Organic cotton elite living africaMoving the fashion and homewares industry towards a more sustainable future means reconsidering the materials used and ensuring they are both socially and environmentally kind, writes Flora Davidson, Supplycompass 

To assess the sustainability of a fabric, you need to consider its social and environmental impact in four main areas:

1. The extraction of the raw material.

2. Textile production.

3. Dyeing, printing, washing and finishing colour fix.

4. End of life, biodegradability and ability to be recycled.

Here are five fabrics that will help to make fashion and homewares brands more sustainable now and in the future: 


1. Organic cotton

People have been spinning the cotton plant into thread, clothing and other textiles for millennia but much of the world’s cotton is now Bt [genetically modified cotton]. Organic cotton is a better for people and the environment than its non-organic counterpart. 

No pesticides are used in the production of organic cotton, which is important as not only are pesticides bad for soil and the environment, but they are extremely harmful to the health of those working with them. They can be deadly and cause a multitude of chronic illnesses.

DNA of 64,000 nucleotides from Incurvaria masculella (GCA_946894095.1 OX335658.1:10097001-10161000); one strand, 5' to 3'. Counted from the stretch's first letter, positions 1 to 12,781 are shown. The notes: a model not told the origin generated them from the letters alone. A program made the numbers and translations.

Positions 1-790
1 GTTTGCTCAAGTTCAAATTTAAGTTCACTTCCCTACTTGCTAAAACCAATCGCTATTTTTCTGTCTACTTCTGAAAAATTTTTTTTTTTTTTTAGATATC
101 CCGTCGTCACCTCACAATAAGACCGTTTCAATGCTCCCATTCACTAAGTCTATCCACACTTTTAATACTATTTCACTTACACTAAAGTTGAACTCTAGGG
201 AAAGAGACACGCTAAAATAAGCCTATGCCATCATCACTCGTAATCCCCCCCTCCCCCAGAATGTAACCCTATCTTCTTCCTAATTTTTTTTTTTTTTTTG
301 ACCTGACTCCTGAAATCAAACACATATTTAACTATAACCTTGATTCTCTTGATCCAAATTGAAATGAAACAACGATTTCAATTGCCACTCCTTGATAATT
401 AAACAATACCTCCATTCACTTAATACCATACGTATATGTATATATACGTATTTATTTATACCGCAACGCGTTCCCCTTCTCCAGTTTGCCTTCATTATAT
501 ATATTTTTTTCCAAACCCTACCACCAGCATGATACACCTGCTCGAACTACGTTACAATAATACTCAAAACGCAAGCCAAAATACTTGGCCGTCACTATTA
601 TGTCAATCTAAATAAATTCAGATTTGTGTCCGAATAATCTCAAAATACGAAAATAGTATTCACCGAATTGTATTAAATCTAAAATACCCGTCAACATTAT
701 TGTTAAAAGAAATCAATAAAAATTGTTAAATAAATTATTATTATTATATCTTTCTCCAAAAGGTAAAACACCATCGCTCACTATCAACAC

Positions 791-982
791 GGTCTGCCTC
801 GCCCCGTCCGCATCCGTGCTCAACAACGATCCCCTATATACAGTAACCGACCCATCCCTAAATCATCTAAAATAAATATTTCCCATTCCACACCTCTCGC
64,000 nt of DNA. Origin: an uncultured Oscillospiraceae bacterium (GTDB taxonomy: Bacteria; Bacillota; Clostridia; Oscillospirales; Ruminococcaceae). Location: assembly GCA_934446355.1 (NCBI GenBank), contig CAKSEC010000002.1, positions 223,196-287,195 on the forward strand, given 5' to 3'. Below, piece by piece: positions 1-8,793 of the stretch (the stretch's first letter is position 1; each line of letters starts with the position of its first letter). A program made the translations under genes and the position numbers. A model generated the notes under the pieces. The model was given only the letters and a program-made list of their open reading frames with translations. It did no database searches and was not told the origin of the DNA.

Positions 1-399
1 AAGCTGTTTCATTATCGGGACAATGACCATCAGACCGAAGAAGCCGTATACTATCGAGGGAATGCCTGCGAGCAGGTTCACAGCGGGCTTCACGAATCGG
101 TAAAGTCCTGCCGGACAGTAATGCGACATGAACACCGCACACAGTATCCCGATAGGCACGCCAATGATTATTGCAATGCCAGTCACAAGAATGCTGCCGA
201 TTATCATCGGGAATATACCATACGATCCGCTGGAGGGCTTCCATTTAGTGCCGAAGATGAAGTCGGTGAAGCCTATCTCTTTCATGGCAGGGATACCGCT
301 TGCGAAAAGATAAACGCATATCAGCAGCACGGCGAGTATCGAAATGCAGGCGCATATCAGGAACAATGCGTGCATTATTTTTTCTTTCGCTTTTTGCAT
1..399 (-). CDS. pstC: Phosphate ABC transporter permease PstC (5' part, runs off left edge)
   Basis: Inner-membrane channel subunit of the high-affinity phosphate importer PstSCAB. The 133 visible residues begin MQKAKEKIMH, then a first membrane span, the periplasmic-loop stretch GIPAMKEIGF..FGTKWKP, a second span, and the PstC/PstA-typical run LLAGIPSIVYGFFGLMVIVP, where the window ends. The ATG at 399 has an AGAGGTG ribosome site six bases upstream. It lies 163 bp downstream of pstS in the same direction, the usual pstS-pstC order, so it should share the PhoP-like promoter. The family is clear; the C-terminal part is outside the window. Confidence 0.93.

Organic cotton replenishes and maintains soil fertility rather than depleting it. Crop rotation is required with organic farming, which helps lock in C02 and build stronger soil. Organic farming techniques use less water because crops are predominantly rain fed and the increased organic matter in the soil means it holds water better.

Fairtrade organic cotton means farmers can command a higher price and be certain of a more stable income. Organic cotton is grown using natural, untreated, GMO-free seeds which means farmers don’t need to rely on expensive chemicals and risk spiralling into dept.

2. Econyl

As the world grows steadily more environmentally conscious, more and more brands are beginning to experiment with using the latest generation of recycled fabrics to meet public demand for sustainable options.